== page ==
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‘Brain snap’ gets six months

by
September 16, 2017

AN ECHUCA man who smashed into a car after a ‘brain snap’ has been fined and put off the road for six months.

AN ECHUCA man who smashed into a car after a ‘brain snap’ has been fined and put off the road for six months.

Ashley Farrall, 24, pleaded guilty in Echuca Magistrates Court on Tuesday to reckless conduct endangering serious injury.

Police prosecutor Senior Constable Rachael Hitchens said Farrall was turning right at the High St-Ogilvie Ave traffic lights on November 7 last year when he slammed on the brakes, making the car behind him swerve and take evasive action to avoid a rear-end collision.

‘‘The accused then deliberately turned right to make contact with the victim’s vehicle ... causing considerable damage to the vehicle,’’ she said.

Snr Constable Hitchens said after a heated exchange between Farrall and the victim, Farrall jumped back into his car and drove off.

The victim’s car sustained $2770 damage, but no-one was injured.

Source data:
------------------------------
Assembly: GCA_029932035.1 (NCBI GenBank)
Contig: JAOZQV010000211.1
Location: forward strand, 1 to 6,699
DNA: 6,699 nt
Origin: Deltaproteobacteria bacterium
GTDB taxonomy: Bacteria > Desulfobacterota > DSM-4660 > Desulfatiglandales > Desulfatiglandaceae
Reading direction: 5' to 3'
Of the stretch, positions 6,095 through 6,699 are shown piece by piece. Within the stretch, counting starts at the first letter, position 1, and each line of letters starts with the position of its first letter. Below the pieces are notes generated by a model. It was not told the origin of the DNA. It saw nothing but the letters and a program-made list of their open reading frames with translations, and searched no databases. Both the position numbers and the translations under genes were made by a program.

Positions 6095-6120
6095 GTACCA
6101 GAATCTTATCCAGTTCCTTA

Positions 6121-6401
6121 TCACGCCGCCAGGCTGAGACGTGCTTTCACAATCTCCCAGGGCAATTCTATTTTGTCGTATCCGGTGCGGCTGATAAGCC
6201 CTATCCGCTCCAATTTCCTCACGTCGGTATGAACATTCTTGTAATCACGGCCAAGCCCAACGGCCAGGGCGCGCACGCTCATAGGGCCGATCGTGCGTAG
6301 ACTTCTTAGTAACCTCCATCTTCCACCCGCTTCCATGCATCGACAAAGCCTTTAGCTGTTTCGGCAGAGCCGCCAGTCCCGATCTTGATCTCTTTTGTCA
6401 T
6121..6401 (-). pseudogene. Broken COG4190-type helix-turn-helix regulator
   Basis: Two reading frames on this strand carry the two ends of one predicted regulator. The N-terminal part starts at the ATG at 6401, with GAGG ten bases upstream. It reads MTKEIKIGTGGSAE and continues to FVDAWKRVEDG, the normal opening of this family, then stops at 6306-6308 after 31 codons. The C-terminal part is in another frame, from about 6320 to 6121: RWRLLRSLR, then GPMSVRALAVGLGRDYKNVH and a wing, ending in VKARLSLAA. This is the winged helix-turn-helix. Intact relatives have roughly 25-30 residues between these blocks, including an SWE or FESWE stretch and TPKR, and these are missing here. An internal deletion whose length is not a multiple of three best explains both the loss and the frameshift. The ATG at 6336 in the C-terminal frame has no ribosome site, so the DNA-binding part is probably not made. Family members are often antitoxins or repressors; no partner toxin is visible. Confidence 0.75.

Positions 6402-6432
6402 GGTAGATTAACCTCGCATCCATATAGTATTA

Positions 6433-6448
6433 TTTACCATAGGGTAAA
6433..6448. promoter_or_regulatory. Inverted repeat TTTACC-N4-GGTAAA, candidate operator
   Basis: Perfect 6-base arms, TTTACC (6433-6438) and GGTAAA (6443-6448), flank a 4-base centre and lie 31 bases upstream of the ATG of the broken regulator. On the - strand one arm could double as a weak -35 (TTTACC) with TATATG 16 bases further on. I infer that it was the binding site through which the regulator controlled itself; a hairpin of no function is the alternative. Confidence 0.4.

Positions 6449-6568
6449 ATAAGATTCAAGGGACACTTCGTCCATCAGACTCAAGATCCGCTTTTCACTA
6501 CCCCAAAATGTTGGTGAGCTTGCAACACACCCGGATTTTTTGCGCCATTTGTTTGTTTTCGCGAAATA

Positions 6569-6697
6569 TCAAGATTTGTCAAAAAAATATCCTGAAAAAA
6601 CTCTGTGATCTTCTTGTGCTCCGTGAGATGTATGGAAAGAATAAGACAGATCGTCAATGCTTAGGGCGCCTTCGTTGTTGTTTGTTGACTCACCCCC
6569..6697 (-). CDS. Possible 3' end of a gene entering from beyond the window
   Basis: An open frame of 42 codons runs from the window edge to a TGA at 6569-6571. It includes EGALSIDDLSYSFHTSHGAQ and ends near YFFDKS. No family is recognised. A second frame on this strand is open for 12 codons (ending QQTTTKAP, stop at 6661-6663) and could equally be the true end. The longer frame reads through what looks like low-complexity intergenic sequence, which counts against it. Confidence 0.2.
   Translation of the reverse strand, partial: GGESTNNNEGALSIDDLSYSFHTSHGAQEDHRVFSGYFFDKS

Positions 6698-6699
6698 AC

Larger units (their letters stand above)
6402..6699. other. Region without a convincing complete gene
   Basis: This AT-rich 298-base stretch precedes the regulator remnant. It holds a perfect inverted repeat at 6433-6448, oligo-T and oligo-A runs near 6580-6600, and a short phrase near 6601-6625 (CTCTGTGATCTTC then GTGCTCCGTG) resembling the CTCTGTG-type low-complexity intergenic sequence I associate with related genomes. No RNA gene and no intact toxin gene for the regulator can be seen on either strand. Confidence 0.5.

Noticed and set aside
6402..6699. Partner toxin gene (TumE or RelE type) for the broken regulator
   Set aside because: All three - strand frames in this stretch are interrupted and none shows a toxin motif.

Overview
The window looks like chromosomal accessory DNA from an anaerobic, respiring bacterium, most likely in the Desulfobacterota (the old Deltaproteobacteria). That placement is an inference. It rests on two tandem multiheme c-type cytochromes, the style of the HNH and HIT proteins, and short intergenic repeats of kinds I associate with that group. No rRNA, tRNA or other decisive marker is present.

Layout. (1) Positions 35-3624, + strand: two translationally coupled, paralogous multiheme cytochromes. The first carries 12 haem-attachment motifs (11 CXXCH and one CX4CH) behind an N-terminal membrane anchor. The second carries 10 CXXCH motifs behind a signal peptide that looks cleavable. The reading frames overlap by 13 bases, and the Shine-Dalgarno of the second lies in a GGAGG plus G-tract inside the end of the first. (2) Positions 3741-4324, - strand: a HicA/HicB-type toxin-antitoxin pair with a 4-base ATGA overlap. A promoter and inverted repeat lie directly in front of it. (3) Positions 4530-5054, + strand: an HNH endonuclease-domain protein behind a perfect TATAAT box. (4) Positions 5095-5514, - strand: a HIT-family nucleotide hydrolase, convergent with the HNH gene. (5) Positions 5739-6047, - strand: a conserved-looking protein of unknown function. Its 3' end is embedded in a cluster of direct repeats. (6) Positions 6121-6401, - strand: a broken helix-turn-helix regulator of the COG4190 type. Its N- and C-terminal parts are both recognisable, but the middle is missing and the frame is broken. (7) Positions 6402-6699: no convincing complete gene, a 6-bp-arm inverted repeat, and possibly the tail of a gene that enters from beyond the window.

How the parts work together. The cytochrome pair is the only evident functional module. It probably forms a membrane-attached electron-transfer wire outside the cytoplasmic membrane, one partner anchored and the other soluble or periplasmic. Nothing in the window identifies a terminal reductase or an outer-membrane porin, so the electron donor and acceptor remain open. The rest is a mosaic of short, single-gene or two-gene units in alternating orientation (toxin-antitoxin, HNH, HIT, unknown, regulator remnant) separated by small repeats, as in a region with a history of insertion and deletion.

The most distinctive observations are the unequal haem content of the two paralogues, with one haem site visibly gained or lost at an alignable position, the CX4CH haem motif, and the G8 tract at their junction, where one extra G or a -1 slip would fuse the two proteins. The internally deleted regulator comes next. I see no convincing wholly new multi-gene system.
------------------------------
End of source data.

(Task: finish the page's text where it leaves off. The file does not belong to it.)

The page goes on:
The victim reported the incident to police who interviewed Farrall on January 3.

‘‘The accused made admissions and said he suffers from anger management issues and had a brain snap as he thought the victim was laughing at him,’’ Snr Constable Hitchens said.

‘‘He said he went to Moama police station and reported it ... which was confirmed.’’

Defence lawyer Elricia Schoeman said the victim had tailgated Farrall for about 3km beforehand.

‘‘When he changed lanes, the victim would change lanes,’’ she said.

‘‘Ultimately he thought the victim was laughing at him, when he looked in the rear vision mirror, and he lost his temper.’’

Ms Schoeman said her client was originally from Alice Springs and had moved to Echuca late last year.

A third-year apprentice chef, Farrall had recently gained casual employment at Echuca hospital and would be qualified in January.

During the time of the offence, Ms Schoeman said her client was unemployed and had several stresses in his life.

‘‘After regaining employment, he has started to get his life back on track,’’ she said.

‘‘He has shown remorse.’’

Magistrate Bruce Cottrill said Farrall had made a ‘‘stupid’’ decision, putting himself and others in danger.

‘‘You don’t deserve to hold a licence if you cannot manage your anger because you believe someone is acting in a certain way,’’ he said.

‘‘The appropriate course of action would be to contact police and take down the registration number.

‘‘You’re lucky you’re not facing a more serious charge.’’

Mr Cottrill convicted and fined Farrall $1750, cancelled his licence for six months and ordered him to pay $2770 restitution.

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